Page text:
As I reflect back on Mother’s Day, it occurs to me that I’ve been in the mothering business for thirty-four years. My daughter was born in 1979, and my son turns twenty-five this month. For thirty-four years, I’ve been working this gig, singing this tune, fighting the good fight, and loving it. Challenging? Yep. Frustrating? Sometimes. Overwhelming? More often than I’d care to admit. Best job in the world? You bet!
Before the kids got grown and gone, I’d wake up on Mother’s Day to the sounds of pans banging in the kitchen as my kids prepared breakfast. After breakfast came the hugs, the candy, the gifts, and the proclamation that I was to put my feet up and take it easy for the entire day. Of course, the day never turned out that way.
Just as I’d get comfy in the recliner, I’d hear, “I can’t find the cinnamon, Mom.”
“Middle shelf, left side, cabinet by the stove,” I’d say.
“Don’t see it. Are you sure?”
I get out of the chair, go to the middle shelf, left-hand cabinet by the stove, push the jar of bay leaves to the side, grab the illusive jar of cinnamon and hand it to my child.
“Thanks, Mom” is followed by a kiss on the cheek and a hug. “Now go sit down, Mom. This is your day to relax.”
With a cup of coffee in one hand and the Sunday paper in the other, I sink back into the recliner.
“Mom, can I wash my new red pullover with my basketball jersey?” my son asks.
“Only if you want your white jersey to turn pink,” I explain.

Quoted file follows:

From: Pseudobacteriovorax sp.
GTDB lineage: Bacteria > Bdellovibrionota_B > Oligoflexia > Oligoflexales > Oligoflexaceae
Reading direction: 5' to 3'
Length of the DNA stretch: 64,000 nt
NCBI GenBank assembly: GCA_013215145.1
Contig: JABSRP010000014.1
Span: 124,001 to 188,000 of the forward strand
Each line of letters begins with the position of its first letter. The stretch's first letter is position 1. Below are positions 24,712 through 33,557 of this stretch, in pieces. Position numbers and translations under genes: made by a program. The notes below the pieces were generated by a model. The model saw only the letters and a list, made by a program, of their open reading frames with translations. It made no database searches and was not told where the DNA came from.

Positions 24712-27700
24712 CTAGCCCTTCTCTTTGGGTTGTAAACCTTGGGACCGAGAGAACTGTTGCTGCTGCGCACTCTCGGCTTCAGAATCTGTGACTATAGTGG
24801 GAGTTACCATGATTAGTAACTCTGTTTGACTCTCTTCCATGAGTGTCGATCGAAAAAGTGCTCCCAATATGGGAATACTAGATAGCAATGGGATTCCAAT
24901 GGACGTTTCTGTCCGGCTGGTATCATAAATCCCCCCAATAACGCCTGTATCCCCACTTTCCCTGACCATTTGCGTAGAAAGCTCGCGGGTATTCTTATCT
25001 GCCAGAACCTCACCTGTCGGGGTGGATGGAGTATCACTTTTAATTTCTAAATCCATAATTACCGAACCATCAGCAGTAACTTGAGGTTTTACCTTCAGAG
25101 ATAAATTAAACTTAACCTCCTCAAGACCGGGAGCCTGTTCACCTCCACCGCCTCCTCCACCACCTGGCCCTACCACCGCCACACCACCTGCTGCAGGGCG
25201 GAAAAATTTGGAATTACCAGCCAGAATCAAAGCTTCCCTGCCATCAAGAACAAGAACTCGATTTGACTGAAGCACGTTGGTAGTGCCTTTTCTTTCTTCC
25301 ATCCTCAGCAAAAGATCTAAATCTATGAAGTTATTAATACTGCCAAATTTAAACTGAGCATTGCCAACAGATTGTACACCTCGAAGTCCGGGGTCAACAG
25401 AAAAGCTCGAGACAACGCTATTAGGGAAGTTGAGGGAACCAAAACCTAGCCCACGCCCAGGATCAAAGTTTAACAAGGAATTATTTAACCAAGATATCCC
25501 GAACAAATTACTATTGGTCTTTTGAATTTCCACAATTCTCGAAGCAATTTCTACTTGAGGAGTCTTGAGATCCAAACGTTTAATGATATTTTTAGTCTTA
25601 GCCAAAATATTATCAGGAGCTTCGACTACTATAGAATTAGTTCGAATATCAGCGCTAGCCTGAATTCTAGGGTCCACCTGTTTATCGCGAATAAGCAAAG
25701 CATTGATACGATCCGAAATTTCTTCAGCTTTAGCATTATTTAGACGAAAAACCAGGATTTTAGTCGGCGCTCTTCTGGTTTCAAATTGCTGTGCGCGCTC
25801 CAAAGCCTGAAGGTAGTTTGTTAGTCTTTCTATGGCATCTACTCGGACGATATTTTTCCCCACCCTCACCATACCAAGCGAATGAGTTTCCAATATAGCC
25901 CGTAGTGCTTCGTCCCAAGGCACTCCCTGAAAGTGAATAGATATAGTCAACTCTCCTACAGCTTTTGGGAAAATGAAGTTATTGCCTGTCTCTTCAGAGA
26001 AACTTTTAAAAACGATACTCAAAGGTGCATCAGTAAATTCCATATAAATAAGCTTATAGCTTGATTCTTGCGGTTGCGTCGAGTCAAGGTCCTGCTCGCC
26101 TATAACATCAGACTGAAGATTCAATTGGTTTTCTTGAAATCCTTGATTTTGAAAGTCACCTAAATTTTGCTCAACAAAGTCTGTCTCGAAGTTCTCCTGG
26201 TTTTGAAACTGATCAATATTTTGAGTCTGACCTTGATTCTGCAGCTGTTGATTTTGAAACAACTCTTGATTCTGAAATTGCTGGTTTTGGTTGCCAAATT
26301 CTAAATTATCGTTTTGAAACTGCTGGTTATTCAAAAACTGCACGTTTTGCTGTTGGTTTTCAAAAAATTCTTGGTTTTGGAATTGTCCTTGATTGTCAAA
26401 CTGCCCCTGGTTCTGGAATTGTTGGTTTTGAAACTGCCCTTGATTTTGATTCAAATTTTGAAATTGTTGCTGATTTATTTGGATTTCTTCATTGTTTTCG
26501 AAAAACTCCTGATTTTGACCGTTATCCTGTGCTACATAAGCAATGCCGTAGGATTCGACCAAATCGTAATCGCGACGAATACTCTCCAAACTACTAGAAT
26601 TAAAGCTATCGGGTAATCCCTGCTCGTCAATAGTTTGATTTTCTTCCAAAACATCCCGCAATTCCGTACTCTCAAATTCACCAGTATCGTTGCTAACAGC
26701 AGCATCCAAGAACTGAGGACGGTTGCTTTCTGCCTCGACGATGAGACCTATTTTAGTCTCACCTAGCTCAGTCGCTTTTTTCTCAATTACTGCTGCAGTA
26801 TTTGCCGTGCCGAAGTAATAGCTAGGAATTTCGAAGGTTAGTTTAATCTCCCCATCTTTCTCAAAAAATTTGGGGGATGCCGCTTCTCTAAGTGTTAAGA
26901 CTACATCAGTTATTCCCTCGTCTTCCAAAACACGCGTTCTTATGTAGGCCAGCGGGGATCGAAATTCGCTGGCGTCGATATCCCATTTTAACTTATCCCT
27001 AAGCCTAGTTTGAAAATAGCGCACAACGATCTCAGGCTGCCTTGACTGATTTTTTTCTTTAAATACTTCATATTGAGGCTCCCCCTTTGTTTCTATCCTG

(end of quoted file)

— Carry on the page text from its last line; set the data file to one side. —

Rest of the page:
“If I wash them on cold, it’ll be okay. Right?”
“Wrong.” I’m out of the chair again. I put down the paper that will never be read and set down the coffee, which will be reheated in the microwave at least twice before I finally give up and pour it down the sink. I grab the pullover and head downstairs to the laundry room. After I get the wash going, I get another kiss on the cheek, another hug, and another reassurance that it’s my special day. They mean well. They really do want me to “take it easy” and enjoy my Mother’s Day.
The truth is that after all of these years, the mothering instinct is too ingrained in my DNA to allow myself to enjoy lounging around while my family works. Whether the “kids” are four or eighty-four, it doesn’t matter. Once you are implanted with that mothering instinct gene, you’ve got it for life. But that’s not so bad because every now and then, they will admit (grudgingly) that Momma really does know best ……at least some of the time.
Thanks for stopping by.
You describe what a mother feels right on target and it never goes away.